The Cost of the Biggest Lie on the Internet

Published in Spanish: El Pais Journal: DEC-19-2017

For almost everyone technology has become intertwined with our everyday lives, through smartphones, smartwatches and our daily use of social media. The latest tech trend seems to take it a step further with digital assistance devices such as Google Home, Amazon’s Alexa and Apple’s HomePod. These digital devices give you the news, control music and lighting just by voice command but to do this, these devices must record every word it hears. Now this data is secured through each devices manufacturer and while breaches do happen its unlikely anyone will be able to use your new toy to eavesdrop on you but our universal acceptance of sharing our personal data has led our personality to be one of the most valuable commodities, and we are giving it away for free.

The fact that Google and Facebook monitor our habits while using their site would come as little surprise to most as the tech companies use our likes (literally with Facebook) to learn more about us and use this information to create more customized advertisements that have a higher chance of being clicked on. In exchange for a breach in privacy we can use these services free of charge. These are terms most people have generally accepted and consider a fair trade to use services that many cannot imagine their life without it and these tech giants do have a reputation to uphold and are unlikely to use any data they obtain for malicious reasons, but many give their personal information away to hundreds of small tech companies without even realizing it.

What is likely the biggest lie on the internet “I have read and accepted the user terms and conditions” usually has many people unknowingly share their information as they use popular applications on their mobile devices. One popular flashlight app requires access to not only the camera to use the light, but also contact information, device and Wi-Fi data. To conduct an experiment, a Canadian app company conducted an experiment creating an astrology app as a front for data mining and was successfully able to extract personal information from the apps users.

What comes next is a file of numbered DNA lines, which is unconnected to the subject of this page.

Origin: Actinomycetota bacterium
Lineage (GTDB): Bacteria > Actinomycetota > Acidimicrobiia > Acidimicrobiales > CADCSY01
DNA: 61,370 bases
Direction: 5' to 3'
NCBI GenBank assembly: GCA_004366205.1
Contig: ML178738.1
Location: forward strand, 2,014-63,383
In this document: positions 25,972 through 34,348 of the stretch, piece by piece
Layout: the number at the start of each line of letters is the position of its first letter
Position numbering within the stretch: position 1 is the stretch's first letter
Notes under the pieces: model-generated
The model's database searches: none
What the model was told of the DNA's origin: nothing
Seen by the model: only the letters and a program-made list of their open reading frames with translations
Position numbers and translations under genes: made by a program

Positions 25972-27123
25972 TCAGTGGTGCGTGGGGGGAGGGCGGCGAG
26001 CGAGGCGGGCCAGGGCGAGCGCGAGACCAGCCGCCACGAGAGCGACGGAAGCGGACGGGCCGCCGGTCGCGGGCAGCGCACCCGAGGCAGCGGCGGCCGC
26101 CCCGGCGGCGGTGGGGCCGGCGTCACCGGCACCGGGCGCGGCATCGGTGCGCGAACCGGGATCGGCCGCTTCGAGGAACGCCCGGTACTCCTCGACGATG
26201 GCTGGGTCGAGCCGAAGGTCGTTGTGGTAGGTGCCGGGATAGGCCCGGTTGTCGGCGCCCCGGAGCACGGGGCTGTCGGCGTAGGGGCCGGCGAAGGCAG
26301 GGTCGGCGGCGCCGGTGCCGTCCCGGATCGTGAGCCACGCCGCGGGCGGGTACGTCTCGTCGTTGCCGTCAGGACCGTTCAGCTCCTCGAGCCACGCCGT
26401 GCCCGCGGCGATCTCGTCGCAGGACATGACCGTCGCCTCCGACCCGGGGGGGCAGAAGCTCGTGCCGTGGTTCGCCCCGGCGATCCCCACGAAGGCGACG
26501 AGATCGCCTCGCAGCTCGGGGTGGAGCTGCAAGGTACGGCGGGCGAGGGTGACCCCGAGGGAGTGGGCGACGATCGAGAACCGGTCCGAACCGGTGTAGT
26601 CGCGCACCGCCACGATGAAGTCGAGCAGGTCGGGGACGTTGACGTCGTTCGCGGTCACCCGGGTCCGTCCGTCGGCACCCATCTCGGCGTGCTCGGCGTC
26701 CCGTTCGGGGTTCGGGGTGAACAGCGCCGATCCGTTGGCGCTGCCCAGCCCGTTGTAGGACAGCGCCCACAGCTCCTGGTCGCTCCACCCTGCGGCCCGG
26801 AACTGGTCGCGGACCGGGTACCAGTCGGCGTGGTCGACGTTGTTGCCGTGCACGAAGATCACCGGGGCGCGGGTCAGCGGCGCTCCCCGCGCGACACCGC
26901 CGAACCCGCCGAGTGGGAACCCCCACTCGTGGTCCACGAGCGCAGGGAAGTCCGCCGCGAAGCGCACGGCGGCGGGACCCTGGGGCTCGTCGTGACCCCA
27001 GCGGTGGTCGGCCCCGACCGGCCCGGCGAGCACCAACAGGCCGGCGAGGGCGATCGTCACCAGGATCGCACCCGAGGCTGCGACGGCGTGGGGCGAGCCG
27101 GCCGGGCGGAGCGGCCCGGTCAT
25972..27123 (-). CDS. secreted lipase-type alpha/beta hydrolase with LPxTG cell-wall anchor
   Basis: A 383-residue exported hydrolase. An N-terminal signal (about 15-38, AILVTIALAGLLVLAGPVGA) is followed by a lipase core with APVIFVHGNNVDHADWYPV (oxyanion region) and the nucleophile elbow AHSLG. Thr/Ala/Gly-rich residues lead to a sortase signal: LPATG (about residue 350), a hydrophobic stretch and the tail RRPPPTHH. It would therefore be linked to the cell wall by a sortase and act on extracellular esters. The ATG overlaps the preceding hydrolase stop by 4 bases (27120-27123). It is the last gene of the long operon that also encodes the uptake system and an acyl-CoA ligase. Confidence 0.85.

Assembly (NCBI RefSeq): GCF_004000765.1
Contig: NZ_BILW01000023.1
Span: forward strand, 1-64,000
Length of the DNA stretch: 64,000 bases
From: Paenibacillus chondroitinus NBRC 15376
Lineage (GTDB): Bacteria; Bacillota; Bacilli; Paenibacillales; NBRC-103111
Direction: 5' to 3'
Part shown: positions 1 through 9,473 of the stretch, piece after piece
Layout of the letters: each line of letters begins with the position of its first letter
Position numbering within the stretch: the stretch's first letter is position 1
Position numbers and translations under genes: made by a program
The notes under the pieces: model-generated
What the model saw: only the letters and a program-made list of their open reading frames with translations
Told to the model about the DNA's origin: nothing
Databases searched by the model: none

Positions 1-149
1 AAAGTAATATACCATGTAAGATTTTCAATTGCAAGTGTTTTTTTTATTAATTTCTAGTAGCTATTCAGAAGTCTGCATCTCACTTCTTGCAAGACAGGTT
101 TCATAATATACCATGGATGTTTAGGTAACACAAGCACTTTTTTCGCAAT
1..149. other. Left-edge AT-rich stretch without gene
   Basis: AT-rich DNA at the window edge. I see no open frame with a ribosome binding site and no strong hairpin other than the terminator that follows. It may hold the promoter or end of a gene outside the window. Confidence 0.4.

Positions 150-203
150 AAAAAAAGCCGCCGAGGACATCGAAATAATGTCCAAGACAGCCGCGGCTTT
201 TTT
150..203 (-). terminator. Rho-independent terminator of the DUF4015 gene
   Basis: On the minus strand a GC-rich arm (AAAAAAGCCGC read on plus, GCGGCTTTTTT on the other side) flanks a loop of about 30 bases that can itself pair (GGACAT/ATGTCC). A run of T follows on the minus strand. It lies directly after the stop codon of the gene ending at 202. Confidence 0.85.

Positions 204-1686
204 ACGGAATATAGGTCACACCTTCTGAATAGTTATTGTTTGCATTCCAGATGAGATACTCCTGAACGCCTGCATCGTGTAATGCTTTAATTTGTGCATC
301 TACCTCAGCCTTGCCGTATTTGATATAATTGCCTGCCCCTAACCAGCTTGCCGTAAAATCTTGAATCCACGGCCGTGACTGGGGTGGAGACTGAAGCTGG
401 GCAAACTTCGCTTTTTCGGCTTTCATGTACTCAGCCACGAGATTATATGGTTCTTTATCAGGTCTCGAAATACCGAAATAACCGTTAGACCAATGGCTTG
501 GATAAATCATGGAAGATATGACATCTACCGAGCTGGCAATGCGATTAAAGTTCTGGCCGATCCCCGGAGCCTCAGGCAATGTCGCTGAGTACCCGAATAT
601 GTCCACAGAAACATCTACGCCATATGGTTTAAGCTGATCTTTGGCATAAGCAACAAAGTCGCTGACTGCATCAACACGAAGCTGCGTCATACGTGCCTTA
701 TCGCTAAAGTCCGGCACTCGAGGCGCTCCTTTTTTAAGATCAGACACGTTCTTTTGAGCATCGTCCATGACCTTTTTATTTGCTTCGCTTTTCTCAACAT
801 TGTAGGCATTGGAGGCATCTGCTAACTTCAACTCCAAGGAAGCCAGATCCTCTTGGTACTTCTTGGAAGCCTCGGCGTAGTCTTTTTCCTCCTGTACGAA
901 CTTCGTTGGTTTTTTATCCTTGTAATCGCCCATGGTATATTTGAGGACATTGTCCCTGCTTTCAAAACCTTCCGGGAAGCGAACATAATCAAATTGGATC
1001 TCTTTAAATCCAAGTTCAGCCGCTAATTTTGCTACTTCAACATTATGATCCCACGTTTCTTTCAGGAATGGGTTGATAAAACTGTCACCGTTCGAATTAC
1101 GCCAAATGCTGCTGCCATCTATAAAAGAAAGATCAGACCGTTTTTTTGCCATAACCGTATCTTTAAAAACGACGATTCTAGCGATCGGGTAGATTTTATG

Once developers have acquired this information, often legally, they are then free to sell it to the highest bidder who will could use this information against you. Sometimes the harm can be minimal as this information is used as part of a wide study, other times it can be more invasive as advertisements are custom made to you, but the possibility will always exist of companies going after your personal data for illicit reasons including access to banking information.

Everything always has a price, so the next time you download a free app on your phone, look more carefully as the cost to use the app may be way higher than you think.

 

References

App linterna: peligrosa y entre las más descargadas. (2017) Los Tiempos. Retrieved from http://www.lostiempos.com/tendencias/tecnologia/20171205/app-linterna-peligrosa-mas-descargadas

Smith, C. (2016). Why Facebook and Google mine your data, and why there’s nothing you can do to stop it. BGR. Retrieved from  http://bgr.com/2016/02/11/why-facebook-and-google-mine-your-data-and-why-theres-nothing-you-can-do-to-stop-it/

Tomlinson A. (2017). We’re paying with our data’: Why privacy can be a problem with apps. CBC. Retrieved from http://www.cbc.ca/news/technology/marketplace-apps-privacy-smartphone-1.3919832

Moynihan, T. (2017). Alexa and Google Home Record What You Say. But What Happens to that data?

About Matthew Glezos 370 Articles
Matthew is Canadian and has a Master in Business Administration. He has international experience in marketing and strategy. He has a strong interest in technology and combines it with the business side.

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